As the International Trade deficit was reported expanded in January, we suspect some are questioning the Admini- stration's efforts to even the playing field. We offer here reassurance that this restoral of wider deficit reflects an improving economic state, and provide what we believe are the keys to America's long-term International Trade relevance.
Our founder earned clients a 23% average annual return over five years as a stock analyst on Wall Street. "The Greek" has written for institutional newsletters, Businessweek, Real Money, Seeking Alpha and others, while also appearing across TV and radio. While writing for Wall Street Greek, Mr. Kaminis presciently warned of the financial crisis.
International Trade Forecast and US Relevance Strategy
International Trade data was reported today for the month of January. The trade deficit expanded broadly, to $46.3 billion, which was far wider than the -$41.0 billion forecast by the consensus of economists surveyed by Bloomberg. While you are likely concerned, be at ease, as the report reflects positively, at least through January.
Global economic growth was evident in the latest International Trade data, as both imports (+$10.5 Billion) and exports (+$4.4 Billion) increased. The signs for the US economy were positive as well, with American demand for imports rising substantially.
The trade deficit is composed of import and export activity, and reflects the imbalance between the two. You might be tempted to view an expansion of the deficit as a failure of the Obama Administration's efforts to balance trade between our nation and China. You would be wrong though, as our current economy reflects a healthy state when a deep trade imbalance exists, as our sourcing of goods from China and others at lower cost has preceded China's domestic development and demand for our specialized goods and our services expertise.
The deep dive in US and global economic activity occurred simultaneously with a narrowing of the trade deficit, as America's consumption economy cut back in spending. Likewise, as economic growth resumes, the deficit should expand, sort of like muscle memory. We should only consider the possibility of anything near trade balance over the medium-term though, and completely depending on the Administration's (or those to follow) success in leveling the fair trade playing field and in inspiring domestic manufacturing. Moreover, the developed American market has evolved into a service oriented exchange, and as the emerging markets develop, we might increase exports from our service sector. We currently enjoy a service sector surplus of $13.4 billion, but the goods deficit is $59.8 billion, as of January.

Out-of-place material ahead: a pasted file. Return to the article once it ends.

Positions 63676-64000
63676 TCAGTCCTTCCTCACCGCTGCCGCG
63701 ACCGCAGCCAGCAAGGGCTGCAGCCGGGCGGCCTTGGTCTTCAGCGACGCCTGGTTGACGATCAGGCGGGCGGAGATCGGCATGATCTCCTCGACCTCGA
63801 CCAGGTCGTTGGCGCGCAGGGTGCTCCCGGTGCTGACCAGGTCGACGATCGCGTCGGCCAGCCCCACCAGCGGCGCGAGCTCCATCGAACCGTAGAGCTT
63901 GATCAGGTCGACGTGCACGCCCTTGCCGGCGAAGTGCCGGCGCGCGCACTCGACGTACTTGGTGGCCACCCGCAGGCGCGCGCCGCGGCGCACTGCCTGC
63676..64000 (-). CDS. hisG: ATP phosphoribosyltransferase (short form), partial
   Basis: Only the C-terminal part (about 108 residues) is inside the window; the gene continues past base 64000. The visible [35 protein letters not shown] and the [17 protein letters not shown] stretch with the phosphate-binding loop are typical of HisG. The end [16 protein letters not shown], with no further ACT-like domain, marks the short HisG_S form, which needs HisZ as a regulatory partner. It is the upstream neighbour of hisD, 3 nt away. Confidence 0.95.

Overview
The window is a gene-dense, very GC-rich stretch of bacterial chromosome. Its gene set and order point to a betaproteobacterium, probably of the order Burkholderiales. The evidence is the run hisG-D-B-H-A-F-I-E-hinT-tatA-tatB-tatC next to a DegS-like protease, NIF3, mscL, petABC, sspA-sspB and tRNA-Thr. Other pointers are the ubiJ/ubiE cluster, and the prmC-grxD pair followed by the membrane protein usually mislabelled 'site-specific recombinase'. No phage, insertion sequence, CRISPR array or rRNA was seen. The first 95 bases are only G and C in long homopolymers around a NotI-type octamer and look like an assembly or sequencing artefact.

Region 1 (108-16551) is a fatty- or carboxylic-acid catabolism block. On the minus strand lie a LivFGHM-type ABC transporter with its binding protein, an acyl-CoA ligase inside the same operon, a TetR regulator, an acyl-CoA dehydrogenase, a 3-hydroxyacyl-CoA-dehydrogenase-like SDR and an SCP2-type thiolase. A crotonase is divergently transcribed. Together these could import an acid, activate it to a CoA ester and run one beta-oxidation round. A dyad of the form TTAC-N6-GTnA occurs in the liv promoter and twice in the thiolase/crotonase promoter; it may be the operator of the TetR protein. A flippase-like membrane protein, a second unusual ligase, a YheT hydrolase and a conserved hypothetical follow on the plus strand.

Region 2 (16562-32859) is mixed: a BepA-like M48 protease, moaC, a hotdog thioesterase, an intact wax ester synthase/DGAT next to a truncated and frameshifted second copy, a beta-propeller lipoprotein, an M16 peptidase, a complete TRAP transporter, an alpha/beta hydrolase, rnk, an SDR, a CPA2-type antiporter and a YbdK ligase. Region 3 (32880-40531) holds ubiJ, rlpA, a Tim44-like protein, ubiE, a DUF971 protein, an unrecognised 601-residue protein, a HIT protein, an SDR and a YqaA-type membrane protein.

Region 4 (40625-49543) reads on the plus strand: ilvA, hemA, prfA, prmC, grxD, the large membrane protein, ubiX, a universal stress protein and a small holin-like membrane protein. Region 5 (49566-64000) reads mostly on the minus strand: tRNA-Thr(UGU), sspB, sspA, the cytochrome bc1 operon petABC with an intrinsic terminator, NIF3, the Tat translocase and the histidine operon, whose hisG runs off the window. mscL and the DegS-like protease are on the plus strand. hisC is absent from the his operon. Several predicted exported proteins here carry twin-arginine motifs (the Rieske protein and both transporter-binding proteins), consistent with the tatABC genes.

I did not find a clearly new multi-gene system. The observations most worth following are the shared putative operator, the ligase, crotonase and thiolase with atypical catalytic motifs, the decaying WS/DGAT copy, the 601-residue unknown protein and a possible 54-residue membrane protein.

We say trade balance has a better chance of being accomplished over the "medium term," because over the short-term we expect the deficit to expand back toward the most recent normal state for a healthier economy. Indeed, coinciding with the past year's economic growth, January's trade deficit also expanded $11.7 billion over that of January 2010. Note the broader year-to-year difference than the month-over-month change, and recall the economic situation that existed one year ago.
Over the long-term, as emerging markets evolve into economies more closely resembling our own, competition will tighten. In other words, similarly to how we compete today in the auto industry with the Japanese and the Germans, we will compete tomorrow also with the Chinese and the Indians (in the same industry and in others).
Also, if all other factors (geopolitical, etc.) hold, eventually new low-cost producer nations will replace China as sources for commodity-like and other goods, reinforcing an outside manufacturing bias. Therefore, our best chance to remain relevant requires us to continue to innovate in order to lead in the provision of high technology; to protect intellectual property (IP); to ensure free and fair trade in terms of currency policy and IP standards; and to participate more broadly in emerging market development at a corporate level (like the American automakers are currently doing within India and China). Tomorrow, we should give companies like J.P. Morgan (NYSE: JPM), Netflix (Nasdaq: NFLX) and Robert Half (NYSE: RHI) every incentive to grow into those foreign markets, and we should require our trading partners to open the playing field to them.
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